Improved Tigers clinch AL Central

With their 3-1 win over the A’s Friday night, the Tigers clinched their first division title since 1987, and their first AL Central title ever. That ended a 24-year run without a division crown, which, per ESPN Stats & Info, had been the fourth-longest active drought in the major leagues.* Before anyone brings up their pennant in 2006, remember, that came when the Tigers won the wild card -- proof positive that the AL East doesn’t hold the mortgage on Bud Selig’s extra playoff team -- so that’s not the same thing.

As events go, the Tigers winning is something that should warm the hearts of Kitties fans old and new. It can reassure those who remember 2009’s near-miss and exit via a one-game tiebreaker with the Twins, or those whose memories stretch further back, say to the desperate run of 1991, when Sparky Anderson almost managed to drag a pitching-light team of slow sluggers and aging greats to a surprise playoff berth.

Thinking of the late, great skipper of Tigers and Reds fame is easy when you consider the Tigers’ current skipper: Jim Leyland. With another entry into October’s action, Leyland gets another chance to join Sparky in a fairly small group. Anderson was the first manager to win World Series titles in each league, and it’s an accomplishment only Tony La Russa has since matched. Leyland had his first shot at achieving the feat in 2006 -- only to see La Russa get there first when his Cards beat the Tigers. Strangely enough, Anderson also achieved the honor in 1984 by beating a team with a manager making his own bid for this exclusive club, the late Dick Williams of the Padres.

Can Leyland’s team put Leyland over the top this time around? It’s easy to identify the reasons they could, because this isn’t the same team people were talking about a few months ago. Earlier this season, Detroit was a team that made you wonder whether its obvious strengths could overcome its equally glaring weaknesses. The rotation was Justin Verlander and four days of praying for rain, fog or midges. The bullpen was Jose Valverde and a relatively anonymous collection of maybes -- or maybe-nots. The lineup was split sharply between All-Star hammers such as Miguel Cabrera and Alex Avila and next to no offensive production from four different slots.

But that was in July, and GM Dave Dombrowski didn’t sit still and let it ride, making a series of deals for second-tier talents to shore up a team that already had the A-list on board. Doug Fister gets and deserves the most attention, and will continue to after starting the Tigers’ clincher Friday, but adding Wilson Betemit to platoon at third and Delmon Young to start in left has helped too. Not everything has worked -- early-season stat-head fave David Pauley has struggled since being added to the 'pen -- but no GM is going to see everything he touches turn to gold.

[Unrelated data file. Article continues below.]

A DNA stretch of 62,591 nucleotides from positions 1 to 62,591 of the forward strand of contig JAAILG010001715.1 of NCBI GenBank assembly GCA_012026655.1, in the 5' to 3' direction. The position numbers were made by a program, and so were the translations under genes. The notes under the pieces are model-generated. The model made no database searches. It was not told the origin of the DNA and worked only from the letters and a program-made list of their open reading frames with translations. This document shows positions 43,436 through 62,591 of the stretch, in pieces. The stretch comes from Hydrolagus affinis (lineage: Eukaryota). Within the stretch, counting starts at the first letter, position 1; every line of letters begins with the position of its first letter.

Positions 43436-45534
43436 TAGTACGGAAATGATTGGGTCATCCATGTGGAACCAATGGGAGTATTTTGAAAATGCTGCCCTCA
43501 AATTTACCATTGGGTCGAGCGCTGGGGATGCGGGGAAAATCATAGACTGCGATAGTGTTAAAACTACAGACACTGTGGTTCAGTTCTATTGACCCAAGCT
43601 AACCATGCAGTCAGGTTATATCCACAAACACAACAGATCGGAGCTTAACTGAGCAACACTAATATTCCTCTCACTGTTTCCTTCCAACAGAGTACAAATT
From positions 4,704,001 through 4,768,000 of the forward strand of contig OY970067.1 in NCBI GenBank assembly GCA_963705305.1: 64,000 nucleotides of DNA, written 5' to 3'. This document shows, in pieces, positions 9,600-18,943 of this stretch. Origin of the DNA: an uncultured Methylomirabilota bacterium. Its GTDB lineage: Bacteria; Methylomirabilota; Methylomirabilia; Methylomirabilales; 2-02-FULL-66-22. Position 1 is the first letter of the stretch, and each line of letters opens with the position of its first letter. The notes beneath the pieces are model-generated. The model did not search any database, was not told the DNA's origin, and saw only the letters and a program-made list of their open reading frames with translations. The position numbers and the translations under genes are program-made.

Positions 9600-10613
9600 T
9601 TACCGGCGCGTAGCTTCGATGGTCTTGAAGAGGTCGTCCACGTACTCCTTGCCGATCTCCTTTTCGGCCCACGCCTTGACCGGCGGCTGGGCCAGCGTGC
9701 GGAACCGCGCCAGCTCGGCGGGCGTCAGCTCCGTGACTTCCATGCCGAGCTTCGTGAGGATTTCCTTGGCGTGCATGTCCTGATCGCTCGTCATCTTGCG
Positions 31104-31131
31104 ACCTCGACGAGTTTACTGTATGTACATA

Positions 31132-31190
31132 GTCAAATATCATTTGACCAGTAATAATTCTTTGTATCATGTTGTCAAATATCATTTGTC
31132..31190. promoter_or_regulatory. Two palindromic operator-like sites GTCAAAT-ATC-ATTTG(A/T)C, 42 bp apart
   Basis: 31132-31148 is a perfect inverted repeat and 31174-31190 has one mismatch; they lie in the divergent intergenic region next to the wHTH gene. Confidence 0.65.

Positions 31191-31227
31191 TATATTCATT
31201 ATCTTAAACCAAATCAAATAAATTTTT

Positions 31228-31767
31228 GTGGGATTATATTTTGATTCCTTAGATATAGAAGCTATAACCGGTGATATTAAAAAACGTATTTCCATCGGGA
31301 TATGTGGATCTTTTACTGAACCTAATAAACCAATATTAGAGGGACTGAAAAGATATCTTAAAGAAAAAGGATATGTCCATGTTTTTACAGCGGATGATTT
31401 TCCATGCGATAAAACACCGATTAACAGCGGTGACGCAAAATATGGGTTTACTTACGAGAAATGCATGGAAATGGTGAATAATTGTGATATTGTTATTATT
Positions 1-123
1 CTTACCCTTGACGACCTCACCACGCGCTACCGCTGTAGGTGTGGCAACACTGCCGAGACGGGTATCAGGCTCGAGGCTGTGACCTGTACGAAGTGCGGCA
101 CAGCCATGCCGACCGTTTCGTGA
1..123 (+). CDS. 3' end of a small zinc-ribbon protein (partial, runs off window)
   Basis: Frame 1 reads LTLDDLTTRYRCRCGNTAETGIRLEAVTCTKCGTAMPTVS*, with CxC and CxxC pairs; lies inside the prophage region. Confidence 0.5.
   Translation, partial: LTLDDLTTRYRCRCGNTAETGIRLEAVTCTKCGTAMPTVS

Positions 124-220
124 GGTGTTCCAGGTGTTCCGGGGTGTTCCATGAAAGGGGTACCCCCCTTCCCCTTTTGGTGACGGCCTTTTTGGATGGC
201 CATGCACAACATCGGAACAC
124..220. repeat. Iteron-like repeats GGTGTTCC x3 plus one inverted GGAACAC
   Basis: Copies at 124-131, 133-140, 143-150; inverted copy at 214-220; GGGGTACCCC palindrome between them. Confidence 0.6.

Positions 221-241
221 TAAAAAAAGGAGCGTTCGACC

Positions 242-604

The outcome has been dramatic. The Tigers kicked into a higher gear, as they’ve raced out to a 39-20 record since the All-Star break. They're scoring 5.2 runs per game in the second half, a clip that stands up to the league-leading offenses in Boston, New York and Texas. The lineup’s questions have been reduced to sorting out who to use at second base and in right field, but sharing the keystone between Ramon Santiago and Ryan Raburn has the pair both delivering OPS marks above .900 since the break.

The pitching is also now very different. Verlander’s bid for multiple awards is still going strong, but with Fister tossing seven quality starts in his nine Tiger turns and Max Scherzer sporting a 4-to-1 strikeout-to-walk ratio in the second half, picking a postseason rotation has become much easier. And the bullpen has been exceptional since the break, posting a 2.89 ERA and a collective .630 OPS after producing first-half marks of 4.68 and .755. Adding Phil Coke back to the bullpen to join Dan Schlereth has given Leyland a pair of power lefties, which has let the manager pick his spots with Joaquin Benoit, and suddenly Valverde’s a closer with plenty of effective help.

So the Tigers can settle in and celebrate their win, going into October a much stronger team than it was just a few months ago. It’s a credit to Dombrowski for improving it on the fly, to Leyland for adapting and to the players themselves for making this club something more than a stars-and-scrubs squad. Whether that’s a formula that will give Leyland a second shot at dugout history remains to be seen, but it’ll be something well worth watching.

*: Once the Brewers clinch -- or if, should one be a nervous Nellie about these things -- their first-ever NL Central title, they’ll end another one of these long streaks, in their case a 29-year run since their AL East crown in 1982. That will leave the Royals’ agonizing 26-year stretch and the hapless Expos-Nats’ 43-year run without ever winning a title -- the entire length of their existence.

Christina Kahrl covers baseball for ESPN.com. You can follow her on Twitter.